Inquisition of Kozilek 7.33
Path to Exile 6.88
4 Thoughtseize 17.15 x 4 = 68.60
Zealous Persecution .81
1 Ajani Goldmane 8.79

1 Fetid Heath 19.99
4 Godless Shrine 10.90 x 4 = 43.60
4 Marsh Flats 43.72 x 4 = 174.88
1 Duress .13
2 Ghostly Prison 7.20 x 2 =14.40
2 Rest in Peace 1.25 x 2 =2.50
2 Stony Silence 1.49 x 2 =2.98
2 Sundering Growth x 2 =.32
3 Timely Reinforcements .50 x 3 =1.50

For those too lazy to do all those maths, it totals out to $375.61. Add your initial investment of $75, and you’re looking just north of $450. I realize that doesn’t sound as attractive when we consider that we’re getting close to the level of some of the tier one decks of the format, but many of those decks would be FAR less functional (if functional, at all) in a stripped down $75 version that we can upgrade at our leisure. Also, I’m going to do some slashing, here, and show you some easy ways we can lower the price tag. You don’t really need the fetches. They’re nice to have, but it’s not incredibly urgent for a two-color deck that is already running eight duals (twelve if we decide to keep the Caves, which I recommend that we do). Oh, speaking of 8-12 duals, we’re also cutting Fetid Heath, because nothing really needs double black (unless we need to cast Dismember the old-fashioned way); that’s another unnecessary $20. And just like that, we’ve saved nearly $200! Our total price, including the cost of the Event Deck, is now down to $255.74 ($180.74 in upgrades). If we stick to our $30 per week budget, that actually gets us where we want to be in six weeks, at which  point, we might have accrued enough experience with the deck to feel comfortable piloting it against the best decks in the format. There are also some easy tweaks that save a few bucks, in that some of the cards that come in the box serve similar roles to some of the cards that we need, and you aren’t sacrificing much, if anything, by using the Event Deck cards; I’m referring to $5.48 in Rest in Peace and Stony Silence, which serve the same roles as Relic of Progenitus and Kataki, respectively. If nothing else, you can save those minute upgrades for last.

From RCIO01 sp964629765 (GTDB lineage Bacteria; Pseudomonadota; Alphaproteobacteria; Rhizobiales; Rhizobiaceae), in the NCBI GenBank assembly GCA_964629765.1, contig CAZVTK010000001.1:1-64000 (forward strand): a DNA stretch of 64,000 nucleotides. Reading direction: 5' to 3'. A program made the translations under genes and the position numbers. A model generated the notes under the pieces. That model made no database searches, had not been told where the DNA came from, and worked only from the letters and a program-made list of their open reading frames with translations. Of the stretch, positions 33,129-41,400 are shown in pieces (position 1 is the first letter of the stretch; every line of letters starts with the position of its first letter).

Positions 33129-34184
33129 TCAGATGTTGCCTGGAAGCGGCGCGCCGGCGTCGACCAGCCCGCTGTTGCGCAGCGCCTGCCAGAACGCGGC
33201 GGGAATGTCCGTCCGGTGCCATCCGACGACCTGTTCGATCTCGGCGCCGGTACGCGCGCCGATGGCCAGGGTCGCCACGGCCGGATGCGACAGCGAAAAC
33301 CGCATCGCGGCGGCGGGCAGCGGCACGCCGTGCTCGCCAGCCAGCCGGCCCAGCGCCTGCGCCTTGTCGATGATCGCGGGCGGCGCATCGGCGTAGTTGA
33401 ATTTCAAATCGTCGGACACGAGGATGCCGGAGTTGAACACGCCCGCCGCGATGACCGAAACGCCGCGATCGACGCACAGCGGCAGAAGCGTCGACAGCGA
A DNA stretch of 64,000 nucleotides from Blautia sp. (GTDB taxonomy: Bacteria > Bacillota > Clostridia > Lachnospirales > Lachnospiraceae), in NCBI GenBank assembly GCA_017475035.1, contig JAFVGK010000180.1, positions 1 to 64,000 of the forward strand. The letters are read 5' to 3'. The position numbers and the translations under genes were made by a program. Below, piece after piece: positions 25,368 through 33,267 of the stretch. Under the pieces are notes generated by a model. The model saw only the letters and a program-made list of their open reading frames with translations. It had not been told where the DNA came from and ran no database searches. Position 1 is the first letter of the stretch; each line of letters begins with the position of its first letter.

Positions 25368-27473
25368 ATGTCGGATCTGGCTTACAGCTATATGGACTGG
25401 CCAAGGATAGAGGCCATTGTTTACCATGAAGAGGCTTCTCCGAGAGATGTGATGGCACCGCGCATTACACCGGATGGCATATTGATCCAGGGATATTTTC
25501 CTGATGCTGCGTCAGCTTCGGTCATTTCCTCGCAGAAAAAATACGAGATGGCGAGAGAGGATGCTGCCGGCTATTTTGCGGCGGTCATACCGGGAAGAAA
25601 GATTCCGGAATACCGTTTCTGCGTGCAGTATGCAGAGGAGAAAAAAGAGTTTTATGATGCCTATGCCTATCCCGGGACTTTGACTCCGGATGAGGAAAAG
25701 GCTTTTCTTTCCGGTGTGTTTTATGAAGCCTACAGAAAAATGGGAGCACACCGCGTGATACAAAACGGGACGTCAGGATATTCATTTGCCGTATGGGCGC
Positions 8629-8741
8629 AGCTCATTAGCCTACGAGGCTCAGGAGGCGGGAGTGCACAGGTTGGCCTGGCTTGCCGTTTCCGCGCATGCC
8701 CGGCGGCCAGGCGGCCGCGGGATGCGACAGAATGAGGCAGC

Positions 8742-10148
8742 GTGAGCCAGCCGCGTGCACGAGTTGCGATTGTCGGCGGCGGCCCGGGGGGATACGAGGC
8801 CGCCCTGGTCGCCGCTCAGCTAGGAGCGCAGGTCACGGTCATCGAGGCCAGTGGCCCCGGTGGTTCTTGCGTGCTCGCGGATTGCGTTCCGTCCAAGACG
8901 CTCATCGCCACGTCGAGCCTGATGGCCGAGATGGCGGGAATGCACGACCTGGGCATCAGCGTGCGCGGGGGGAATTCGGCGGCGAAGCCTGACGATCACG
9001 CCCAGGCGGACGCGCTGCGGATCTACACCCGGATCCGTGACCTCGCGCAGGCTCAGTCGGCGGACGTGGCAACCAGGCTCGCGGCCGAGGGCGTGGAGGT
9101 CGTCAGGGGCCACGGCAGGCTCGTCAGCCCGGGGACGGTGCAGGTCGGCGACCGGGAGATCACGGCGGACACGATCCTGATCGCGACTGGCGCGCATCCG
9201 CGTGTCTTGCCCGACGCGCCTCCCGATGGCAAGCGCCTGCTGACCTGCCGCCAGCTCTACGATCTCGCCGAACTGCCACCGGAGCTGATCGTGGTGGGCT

But wait, it gets better! What if you’ve been drafting a lot of Theros block over the last few months? There’s a good chance that we might have our Thoughtseizes and a Brimaz, already. That saves us up to $91.50, if we have all of those cards, which brings the total cost down to a very reasonable $164.24 ($89.24 in upgrades). If you want to stick to the six week plan, you could do it on a weekly budget of a mere $15! Or if you’d rather stay with the $30 per week budget, you could have the deck in a pretty good place after three weeks. And what if you’re a Standard player, about to make the leap into Modern? That probably means you have much of the required Return to Ravnica block cards, namely, Godless Shrine (along with a few others). We now only need to invest $39.84 in upgrades. At this point, you could probably even start thinking about those fetches, depending on how much of the deck you already had lying around in your collection. I know I said we didn’t need them, but they don’t hurt (well, they do literally hurt you by one life point each), and you can use them in future decks.

I still also haven’t addressed scavenging what comes in the box that we don’t need. There are two somewhat big-ticket items in the Event Deck, Elspeth and the Sword, that weigh in at $17.99 and $25.20, respectively. I don’t expect either of those prices to hold, but you should at least be able to pick up $30-35 worth of value for them, via trade. I would trade them as quickly as possible, after opening the deck (try to get the Ajani, since we’re cutting one four-mana ‘walker for another). Honor of the Pure is also worth about $2, so we can use those to pick up some small odds and ends (at the same time, I might suggest keeping one or two for a bit; it’s not a terrible choice, but we don’t need four). Windbrisk Heights range from $6.50-7.50 depending on the version, and we will have two extras (though our version will probably be worth around $5, at best, but it never hurts to have an extra $10 in trade value). City of Brass is also good for $4. I don’t think it’s completely unreasonable to expect to be able to get around $50 in trade value, so that should help immensely with the first round of upgrades.

If you’ve been curious about the Modern format, hopefully this article helped give you a plan for how to take this $75 event deck and quickly turn it into a deck that you can feel confident taking into battle in a relatively short period of time.